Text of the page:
[lit-ideas] Re: What is information?

  • From: Teemu Pyyluoma <teme17@xxxxxxxxx>
  • To: lit-ideas@xxxxxxxxxxxxx
  • Date: Tue, 19 Sep 2006 15:19:22 -0700 (PDT)

I went looking for something that Ilkka Niiniluoto
wrote on the subject, dind't find it, but instead
ended up reading entry Semantic Concepts of
Information in Stanford Encyclopedia of Philosophy.
You may find the following helpfull, or then maybe
not, it is late here and sleep first, think then for
me.

from
http://plato.stanford.edu/entries/information-semantic/
3.1 Instructional information

Instructional information is a type of semantic
content. An instruction booklet, for example, provides
instructional information, either imperatively ? in
the form of a recipe: first do this, then do that ? or
conditionally, in the form of some inferential
procedure: if such and such is the case do this,
otherwise do that.

Instructional information is not about a situation, a
fact, or a state of affairs w and does not model, or
describe or represent w. Rather, it is meant to (help
to) bring about w. For example, when the mechanic
tells one over the phone to connect a charged battery
to the flat battery of one's car, the information one
receives is not factual, but instructional.

There are many plausible contexts in which a
stipulation (?let the value of x = 3? or ?suppose we
discover the bones of a unicorn?), an invitation (?you
are cordially invited to the college party?), an order
(?close the window!?), an instruction (?to open the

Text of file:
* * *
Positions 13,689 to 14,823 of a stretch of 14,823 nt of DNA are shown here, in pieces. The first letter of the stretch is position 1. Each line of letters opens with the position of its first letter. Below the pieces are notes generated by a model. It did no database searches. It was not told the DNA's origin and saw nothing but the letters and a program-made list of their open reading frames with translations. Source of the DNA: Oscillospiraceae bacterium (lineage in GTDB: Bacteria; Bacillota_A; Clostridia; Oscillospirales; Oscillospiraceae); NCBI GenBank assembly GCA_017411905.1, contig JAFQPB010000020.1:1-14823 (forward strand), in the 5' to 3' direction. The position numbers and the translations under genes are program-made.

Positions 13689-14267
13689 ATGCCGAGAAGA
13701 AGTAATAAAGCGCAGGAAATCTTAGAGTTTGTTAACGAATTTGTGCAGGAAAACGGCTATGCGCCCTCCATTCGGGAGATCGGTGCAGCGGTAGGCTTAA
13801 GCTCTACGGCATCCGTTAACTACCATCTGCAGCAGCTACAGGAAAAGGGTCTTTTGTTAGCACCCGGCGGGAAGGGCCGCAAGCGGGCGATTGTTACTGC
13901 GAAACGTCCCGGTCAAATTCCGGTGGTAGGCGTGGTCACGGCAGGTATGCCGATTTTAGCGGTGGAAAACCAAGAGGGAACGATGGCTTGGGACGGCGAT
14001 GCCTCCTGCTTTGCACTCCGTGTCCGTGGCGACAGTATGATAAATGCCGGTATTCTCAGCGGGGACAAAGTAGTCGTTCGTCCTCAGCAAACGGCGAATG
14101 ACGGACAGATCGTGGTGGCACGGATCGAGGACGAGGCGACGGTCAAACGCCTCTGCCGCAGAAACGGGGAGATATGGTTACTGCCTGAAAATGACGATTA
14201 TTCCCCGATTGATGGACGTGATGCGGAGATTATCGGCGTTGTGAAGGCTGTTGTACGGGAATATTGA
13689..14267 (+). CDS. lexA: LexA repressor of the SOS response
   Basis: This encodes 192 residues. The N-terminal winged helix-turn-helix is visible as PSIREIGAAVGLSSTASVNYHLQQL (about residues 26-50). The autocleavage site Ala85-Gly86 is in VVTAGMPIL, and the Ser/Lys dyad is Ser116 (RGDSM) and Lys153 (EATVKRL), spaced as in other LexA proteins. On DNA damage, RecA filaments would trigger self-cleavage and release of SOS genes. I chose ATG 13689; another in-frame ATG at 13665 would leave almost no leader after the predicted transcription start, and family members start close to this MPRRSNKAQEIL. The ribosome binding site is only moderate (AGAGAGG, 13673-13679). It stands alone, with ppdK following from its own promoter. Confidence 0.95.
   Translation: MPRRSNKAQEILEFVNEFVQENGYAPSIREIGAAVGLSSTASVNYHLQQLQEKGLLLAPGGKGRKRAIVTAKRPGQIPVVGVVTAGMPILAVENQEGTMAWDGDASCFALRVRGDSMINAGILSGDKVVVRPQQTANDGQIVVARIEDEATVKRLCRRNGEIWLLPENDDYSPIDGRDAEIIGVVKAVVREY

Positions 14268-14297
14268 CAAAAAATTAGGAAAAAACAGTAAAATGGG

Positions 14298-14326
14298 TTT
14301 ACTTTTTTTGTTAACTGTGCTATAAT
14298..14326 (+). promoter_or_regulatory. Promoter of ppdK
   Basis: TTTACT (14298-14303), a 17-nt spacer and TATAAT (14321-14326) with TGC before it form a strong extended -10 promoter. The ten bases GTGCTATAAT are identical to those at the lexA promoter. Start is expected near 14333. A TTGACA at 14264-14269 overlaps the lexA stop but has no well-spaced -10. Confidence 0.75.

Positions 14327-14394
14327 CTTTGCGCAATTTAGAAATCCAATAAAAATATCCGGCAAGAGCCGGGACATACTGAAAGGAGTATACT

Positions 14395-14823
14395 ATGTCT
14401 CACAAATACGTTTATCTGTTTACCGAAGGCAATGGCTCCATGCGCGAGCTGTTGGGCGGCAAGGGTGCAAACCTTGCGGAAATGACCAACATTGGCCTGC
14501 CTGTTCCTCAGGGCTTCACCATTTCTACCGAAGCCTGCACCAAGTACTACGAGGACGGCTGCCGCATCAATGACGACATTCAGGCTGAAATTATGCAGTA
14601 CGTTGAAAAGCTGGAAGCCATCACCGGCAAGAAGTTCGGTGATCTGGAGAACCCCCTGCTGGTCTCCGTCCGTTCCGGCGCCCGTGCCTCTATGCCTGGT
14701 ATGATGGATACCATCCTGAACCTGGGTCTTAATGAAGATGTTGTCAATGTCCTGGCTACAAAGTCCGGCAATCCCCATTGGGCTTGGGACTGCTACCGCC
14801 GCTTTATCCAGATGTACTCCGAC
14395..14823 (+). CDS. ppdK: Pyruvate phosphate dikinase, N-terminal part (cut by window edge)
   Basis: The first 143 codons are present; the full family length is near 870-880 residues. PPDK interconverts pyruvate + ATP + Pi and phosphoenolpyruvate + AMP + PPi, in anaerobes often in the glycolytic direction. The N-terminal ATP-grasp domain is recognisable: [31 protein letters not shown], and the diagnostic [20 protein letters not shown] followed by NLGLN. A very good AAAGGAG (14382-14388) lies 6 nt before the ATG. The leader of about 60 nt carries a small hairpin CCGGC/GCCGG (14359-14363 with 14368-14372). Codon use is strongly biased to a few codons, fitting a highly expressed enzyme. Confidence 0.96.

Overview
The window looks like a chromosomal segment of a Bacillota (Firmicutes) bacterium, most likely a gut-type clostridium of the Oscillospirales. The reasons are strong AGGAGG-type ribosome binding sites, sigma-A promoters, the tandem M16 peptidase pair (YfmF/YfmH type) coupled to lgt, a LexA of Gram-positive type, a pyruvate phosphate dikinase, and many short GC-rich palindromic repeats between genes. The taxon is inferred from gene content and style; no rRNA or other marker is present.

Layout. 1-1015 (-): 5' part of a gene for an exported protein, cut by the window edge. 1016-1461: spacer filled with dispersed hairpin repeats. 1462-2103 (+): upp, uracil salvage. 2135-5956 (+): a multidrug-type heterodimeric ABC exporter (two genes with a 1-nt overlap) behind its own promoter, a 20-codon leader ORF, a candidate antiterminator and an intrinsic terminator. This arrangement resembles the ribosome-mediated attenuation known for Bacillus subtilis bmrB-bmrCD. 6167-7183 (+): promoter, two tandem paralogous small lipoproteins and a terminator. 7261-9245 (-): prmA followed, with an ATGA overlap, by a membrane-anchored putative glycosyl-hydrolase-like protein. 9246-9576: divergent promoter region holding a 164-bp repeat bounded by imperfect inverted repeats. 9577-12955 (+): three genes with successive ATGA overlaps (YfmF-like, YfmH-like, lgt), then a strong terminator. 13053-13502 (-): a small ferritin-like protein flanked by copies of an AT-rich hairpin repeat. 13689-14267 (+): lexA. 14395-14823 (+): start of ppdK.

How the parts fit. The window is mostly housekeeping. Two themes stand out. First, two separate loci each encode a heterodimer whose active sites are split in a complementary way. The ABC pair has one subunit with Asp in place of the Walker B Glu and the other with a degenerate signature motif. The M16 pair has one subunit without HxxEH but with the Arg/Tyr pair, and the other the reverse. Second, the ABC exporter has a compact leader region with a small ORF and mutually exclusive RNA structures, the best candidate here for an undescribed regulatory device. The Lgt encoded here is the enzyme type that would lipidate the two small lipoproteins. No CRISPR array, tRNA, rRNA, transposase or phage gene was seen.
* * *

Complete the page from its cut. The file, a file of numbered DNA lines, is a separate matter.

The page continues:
box turn the key?), a game move (?1.e2-e4 c7-c5? at
the beginning of a chess game) may be correctly
qualified as kinds of instructional information. The
printed score of a musical composition or the digital
files of a program may also be counted as typical
cases of instructional information.

All these instances of information have a semantic
side: they have to be at least potentially meaningful
(interpretable) to count as information. Moreover,
instructional information may be related to factual
(descriptive) information in performative contexts,
such as christening (e.g., ?this ship is now called
HMS The Informer?) or programming (e.g., as when
deciding the type of a variable). The two types of
semantic information (instructional and factual) may
also come together in magic spells, where semantic
representations of x may be (wrongly) supposed to
provide some instructional power and control over x.
Nevertheless, as a test, one should remember that
instructional information does not qualify alethically
(cannot be correctly qualified as true or false). In
the example, it would be silly to ask whether the
information ?only use batteries with the same rated
voltage? is true. Stipulations, invitations, orders,
instructions, game moves, and software cannot be true
or false. As Wittgenstein remarks ?The way music
speaks. Do not forget that a poem, even though it is
composed in the language of information, is not used
in the language-game of giving information.? (Zettel,
§160, see Wittgenstein [1981])


Good night,
Teemu
Helsinki, Finland

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